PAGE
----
Boeing: World’s largest commercial jet engine installed on the 777X

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The world’s largest commercial jet engine, the GE9X, has been installed on the Boeing 777X ready for rollout next month.

The GE9X is the world’s largest fanjet engine(Credit: Boeing)

Boeing has paired the world’s largest fanjet engine with the world’s largest twin-engine aircraft, the 777X. Photos released by the company show the still incomplete prototype 777X in Boeing’s Renton, Washington, assembly hangar with a General Electric GE9X engine fitted to the port wing as the aircraft is readied for its maiden flight later in 2019.

The prototype 777X has been under construction since 2017. Boeing is planning two variants of the long-range, wide-body airliner that is billed as the largest and most efficient twin-engine jet in the world. It’s intended to build on the engineering and interior innovations from the Boeing 777 and 787 Dreamliner and will have the ability to tackle such intercontinental routes as New York to Singapore.

The 777X is scheduled to make its maiden flight in 2019(Credit: Boeing)

With a list price starting at US$350 million, the 777-8 and 777-9 variants will have a range of up to 8,700 nautical miles (10,012 mi, 16,110 km) while seating between 350 and 425 passengers. This is possible through the use of a composite spar made of over 400 miles (644 km) of carbon tape cured in a specially built autoclave, giving the 777X a wingspan of 235 ft (72 m).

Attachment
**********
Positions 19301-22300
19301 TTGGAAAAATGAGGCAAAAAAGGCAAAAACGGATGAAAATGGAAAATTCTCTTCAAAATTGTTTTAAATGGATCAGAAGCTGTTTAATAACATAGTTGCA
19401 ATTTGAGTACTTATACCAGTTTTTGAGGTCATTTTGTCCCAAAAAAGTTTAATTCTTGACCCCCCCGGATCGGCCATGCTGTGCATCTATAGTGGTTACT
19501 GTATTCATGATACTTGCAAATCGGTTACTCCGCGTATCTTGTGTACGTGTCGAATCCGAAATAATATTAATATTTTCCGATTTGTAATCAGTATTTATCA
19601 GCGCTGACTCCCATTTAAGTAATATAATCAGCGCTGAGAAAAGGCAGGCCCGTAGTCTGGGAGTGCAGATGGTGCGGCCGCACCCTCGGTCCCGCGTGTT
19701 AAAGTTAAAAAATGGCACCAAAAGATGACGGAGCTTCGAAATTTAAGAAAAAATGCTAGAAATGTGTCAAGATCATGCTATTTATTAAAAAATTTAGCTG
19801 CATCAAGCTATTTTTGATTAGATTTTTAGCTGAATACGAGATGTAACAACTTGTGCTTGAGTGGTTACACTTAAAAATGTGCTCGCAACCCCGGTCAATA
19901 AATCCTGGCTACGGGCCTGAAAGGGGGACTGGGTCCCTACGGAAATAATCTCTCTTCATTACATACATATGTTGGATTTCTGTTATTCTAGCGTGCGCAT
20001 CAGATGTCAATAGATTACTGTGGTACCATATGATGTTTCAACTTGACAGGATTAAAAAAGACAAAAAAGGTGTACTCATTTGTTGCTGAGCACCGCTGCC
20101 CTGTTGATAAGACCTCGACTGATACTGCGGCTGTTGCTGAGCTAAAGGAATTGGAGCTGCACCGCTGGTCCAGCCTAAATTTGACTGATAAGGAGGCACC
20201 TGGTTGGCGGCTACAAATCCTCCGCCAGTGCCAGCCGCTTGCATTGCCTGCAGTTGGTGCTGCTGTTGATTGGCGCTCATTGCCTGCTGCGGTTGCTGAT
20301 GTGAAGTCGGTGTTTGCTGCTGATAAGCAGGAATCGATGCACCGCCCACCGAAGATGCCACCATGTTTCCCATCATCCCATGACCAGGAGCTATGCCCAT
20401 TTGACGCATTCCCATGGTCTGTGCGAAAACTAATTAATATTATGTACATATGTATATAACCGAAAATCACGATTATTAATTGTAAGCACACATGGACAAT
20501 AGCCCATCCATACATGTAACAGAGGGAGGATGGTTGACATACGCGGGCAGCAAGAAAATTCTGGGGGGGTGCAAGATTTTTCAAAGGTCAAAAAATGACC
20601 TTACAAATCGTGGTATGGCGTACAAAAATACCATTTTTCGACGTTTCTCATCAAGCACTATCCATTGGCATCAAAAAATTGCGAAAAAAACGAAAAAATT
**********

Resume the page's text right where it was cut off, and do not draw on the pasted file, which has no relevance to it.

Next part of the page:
To make the best use of this enlarged wing, the 777X will be powered by two GE9X turbofan jet engines. By introducing a new scale of 3D printing in the fan blades and fan case, GE Aviation has been able to reduce the number of fan blades to 16 and reduce the engine weight, while increasing its size and power.

Interior fit-out has started on the first 777X, which will be filled with test equipment.

The GE9X is 134 inches (3.41 m) in diameter, making it wider than the fuselage of a Boeing 737, yet it can crank 100,000 lb of thrust with 10 percent greater efficiency than the GE 90 engines. Meanwhile, extensive use of ceramics allows the engine to operate at temperatures of up to 2,400⁰ F (1,316⁰ C) in some areas.

Source: GE Aviation

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